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Adhesive Capsulitis

Medically reviewed by Last updated on Sep 3, 2023.


Adhesive capsulitis

happens when tissues in your shoulder tighten and swell. The condition is often called frozen shoulder because the swollen tissues cause pain and decrease your shoulder movement.

Common signs and symptoms:

  • Shoulder pain and stiffness that gets worse over time
  • Pain at night that wakes you
  • An ache in your shoulder even at rest but that gets worse with movement
  • Muscle spasms in your neck, shoulder joint, or near your collarbone
  • Trouble reaching over your head or behind you
  • Muscle weakness

Seek care immediately if:

  • You have new or increased trouble moving your arm.

Contact your healthcare provider if:

  • You have worse pain and stiffness in your shoulder.
  • You have questions or concerns about your condition.


The goal of treatment is to help you regain as much shoulder movement as possible. Treatment will depend on what stage you are in. Ask your healthcare provider about these and other treatments for adhesive capsulitis:

  • Prescription pain medicine may be given. Ask your healthcare provider how to take this medicine safely. Some prescription pain medicines contain acetaminophen. Do not take other medicines that contain acetaminophen without talking to your healthcare provider. Too much acetaminophen may cause liver damage. Prescription pain medicine may cause constipation. Ask your healthcare provider how to prevent or treat constipation.
  • NSAIDs help decrease swelling and pain or fever. This medicine is available with or without a doctor's order. NSAIDs can cause stomach bleeding or kidney problems in certain people. If you take blood thinner medicine, always ask your healthcare provider if NSAIDs are safe for you. Always read the medicine label and follow directions.
  • Steroid medicine helps decrease pain and swelling. Healthcare providers may give this medicine as a shot into your shoulder.
  • Physical therapy is used to teach you exercises to help improve movement and strength, and to decrease pain.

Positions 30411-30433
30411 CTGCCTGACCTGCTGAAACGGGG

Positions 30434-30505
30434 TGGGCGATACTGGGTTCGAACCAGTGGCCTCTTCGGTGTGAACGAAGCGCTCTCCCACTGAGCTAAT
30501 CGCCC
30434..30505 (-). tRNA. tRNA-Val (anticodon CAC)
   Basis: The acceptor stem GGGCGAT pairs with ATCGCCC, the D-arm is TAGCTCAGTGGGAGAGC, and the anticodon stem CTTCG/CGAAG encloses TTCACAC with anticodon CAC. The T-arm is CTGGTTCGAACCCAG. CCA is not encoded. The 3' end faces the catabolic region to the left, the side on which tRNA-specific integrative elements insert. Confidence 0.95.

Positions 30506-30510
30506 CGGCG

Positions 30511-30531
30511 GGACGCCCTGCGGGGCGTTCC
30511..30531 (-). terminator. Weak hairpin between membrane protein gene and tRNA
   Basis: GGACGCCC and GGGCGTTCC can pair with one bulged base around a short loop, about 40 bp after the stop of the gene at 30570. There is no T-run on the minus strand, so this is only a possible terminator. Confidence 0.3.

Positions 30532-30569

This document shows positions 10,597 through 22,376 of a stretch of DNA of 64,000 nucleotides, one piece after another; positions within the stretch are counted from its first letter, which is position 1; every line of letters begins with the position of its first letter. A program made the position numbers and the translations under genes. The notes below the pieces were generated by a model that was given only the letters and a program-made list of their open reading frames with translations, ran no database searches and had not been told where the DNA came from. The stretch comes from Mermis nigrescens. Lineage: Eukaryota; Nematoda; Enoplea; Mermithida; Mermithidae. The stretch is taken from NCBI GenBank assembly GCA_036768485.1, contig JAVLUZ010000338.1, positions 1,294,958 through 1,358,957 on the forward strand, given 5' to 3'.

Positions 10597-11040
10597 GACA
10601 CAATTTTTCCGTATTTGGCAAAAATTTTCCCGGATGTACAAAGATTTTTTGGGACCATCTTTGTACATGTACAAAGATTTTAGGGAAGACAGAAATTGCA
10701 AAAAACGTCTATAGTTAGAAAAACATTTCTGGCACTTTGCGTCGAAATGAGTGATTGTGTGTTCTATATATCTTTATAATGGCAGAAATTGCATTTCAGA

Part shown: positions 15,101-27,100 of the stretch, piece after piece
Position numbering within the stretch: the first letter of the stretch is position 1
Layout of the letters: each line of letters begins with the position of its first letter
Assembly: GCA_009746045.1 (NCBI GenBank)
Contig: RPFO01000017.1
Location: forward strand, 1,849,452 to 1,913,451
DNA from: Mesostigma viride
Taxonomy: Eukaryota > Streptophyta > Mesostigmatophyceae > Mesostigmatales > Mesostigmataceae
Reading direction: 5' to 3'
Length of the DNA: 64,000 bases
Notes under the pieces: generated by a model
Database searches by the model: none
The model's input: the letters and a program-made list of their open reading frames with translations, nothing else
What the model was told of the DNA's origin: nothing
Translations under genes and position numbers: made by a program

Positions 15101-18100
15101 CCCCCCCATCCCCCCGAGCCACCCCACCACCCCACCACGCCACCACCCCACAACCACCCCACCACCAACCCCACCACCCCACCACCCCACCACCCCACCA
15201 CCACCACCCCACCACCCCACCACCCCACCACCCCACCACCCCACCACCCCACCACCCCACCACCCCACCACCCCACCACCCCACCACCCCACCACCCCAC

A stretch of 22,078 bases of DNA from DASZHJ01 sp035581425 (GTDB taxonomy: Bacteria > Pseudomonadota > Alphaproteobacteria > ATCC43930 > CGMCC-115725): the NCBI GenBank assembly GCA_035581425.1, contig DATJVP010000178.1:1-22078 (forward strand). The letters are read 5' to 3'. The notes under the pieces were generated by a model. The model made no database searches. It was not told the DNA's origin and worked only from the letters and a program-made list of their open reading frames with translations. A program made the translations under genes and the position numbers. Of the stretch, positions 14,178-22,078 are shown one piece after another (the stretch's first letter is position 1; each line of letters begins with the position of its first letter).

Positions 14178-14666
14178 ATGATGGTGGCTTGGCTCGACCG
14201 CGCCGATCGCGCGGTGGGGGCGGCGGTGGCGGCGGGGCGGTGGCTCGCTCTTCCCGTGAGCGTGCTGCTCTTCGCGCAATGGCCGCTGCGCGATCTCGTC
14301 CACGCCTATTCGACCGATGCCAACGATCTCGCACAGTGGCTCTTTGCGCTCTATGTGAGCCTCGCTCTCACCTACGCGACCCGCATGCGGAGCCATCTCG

• Manipulation is a procedure used to move your shoulder. You will be given anesthesia to make you sleep through this procedure. Manipulation releases tightness in your shoulder and improves movement.
  • Surgery may be used to cut the tissues in your shoulder to release the tightness. During surgery, swollen or damaged tissue may also be removed. Surgery may be needed if other treatments do not help.

Treatment options

The following list of medications are in some way related to or used in the treatment of this condition.

Manage adhesive capsulitis:

  • Stretches:
    • Doorway stretch: Stand in a doorway with your painful arm bent at the elbow. Place your hand on the door frame and turn your body away from the door frame. Hold this position for 30 seconds. Relax and repeat.
      Shoulder Flexion Stretch
    • Forward stretch: Lie on your back with your legs straight out. Use your healthy arm to push your painful arm up over your head until you feel a gentle stretch. Hold this position for 15 seconds. Slowly lower your arm to the starting position. Relax and repeat.
      Arm Stretches Lying 1
      Arm Stretches Lying 2
    • Crossover stretch: Use your healthy arm to gently pull your painful arm across your chest just below your chin. Pull until you feel a gentle stretch. Hold this position for 30 seconds. Relax and repeat.
      Crossover Arm Stretch
  • Apply ice as directed. Ice helps decrease pain and swelling. Apply ice to help ease pain after stretching. Use an ice pack, or put crushed ice in a plastic bag. Cover it with a towel before you apply it to your shoulder. Apply ice for 15 to 20 minutes every hour, or as directed.
  • Apply heat as directed. Heat helps relax muscles and may help improve shoulder movement. Use a heat pack, or soak a small towel in warm water. Wring out the extra water before you apply the towel to your shoulder. Apply heat for 20 to 30 minutes every hour, or as directed.

Follow up with your healthcare provider as directed:

Write down your questions so you remember to ask them during your visits.

© Copyright Merative 2023 Information is for End User's use only and may not be sold, redistributed or otherwise used for commercial purposes.

The above information is an educational aid only. It is not intended as medical advice for individual conditions or treatments. Talk to your doctor, nurse or pharmacist before following any medical regimen to see if it is safe and effective for you.

Learn more about Adhesive Capsulitis

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Further information

Always consult your healthcare provider to ensure the information displayed on this page applies to your personal circumstances.